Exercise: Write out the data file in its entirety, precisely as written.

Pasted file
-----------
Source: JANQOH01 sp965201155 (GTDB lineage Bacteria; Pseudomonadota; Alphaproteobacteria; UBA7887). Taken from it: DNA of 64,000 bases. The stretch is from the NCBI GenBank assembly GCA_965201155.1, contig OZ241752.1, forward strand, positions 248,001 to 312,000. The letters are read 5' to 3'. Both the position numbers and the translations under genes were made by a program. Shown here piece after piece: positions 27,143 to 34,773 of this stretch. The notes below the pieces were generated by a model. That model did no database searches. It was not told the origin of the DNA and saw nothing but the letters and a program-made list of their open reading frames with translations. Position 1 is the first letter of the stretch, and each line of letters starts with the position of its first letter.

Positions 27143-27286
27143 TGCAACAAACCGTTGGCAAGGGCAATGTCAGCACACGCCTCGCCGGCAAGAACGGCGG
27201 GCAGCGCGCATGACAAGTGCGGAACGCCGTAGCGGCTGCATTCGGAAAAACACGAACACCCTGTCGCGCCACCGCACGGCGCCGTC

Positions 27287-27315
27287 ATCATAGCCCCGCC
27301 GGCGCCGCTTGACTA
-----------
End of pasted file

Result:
Source: JANQOH01 sp965201155 (GTDB lineage Bacteria; Pseudomonadota; Alphaproteobacteria; UBA7887). Taken from it: DNA of 64,000 bases. The stretch is from the NCBI GenBank assembly GCA_965201155.1, contig OZ241752.1, forward strand, positions 248,001 to 312,000. The letters are read 5' to 3'. Both the position numbers and the translations under genes were made by a program. Shown here piece after piece: positions 27,143 to 34,773 of this stretch. The notes below the pieces were generated by a model. That model did no database searches. It was not told the origin of the DNA and saw nothing but the letters and a program-made list of their open reading frames with translations. Position 1 is the first letter of the stretch, and each line of letters starts with the position of its first letter.

Positions 27143-27286
27143 TGCAACAAACCGTTGGCAAGGGCAATGTCAGCACACGCCTCGCCGGCAAGAACGGCGG
27201 GCAGCGCGCATGACAAGTGCGGAACGCCGTAGCGGCTGCATTCGGAAAAACACGAACACCCTGTCGCGCCACCGCACGGCGCCGTC

Positions 27287-27315
27287 ATCATAGCCCCGCC
27301 GGCGCCGCTTGACTA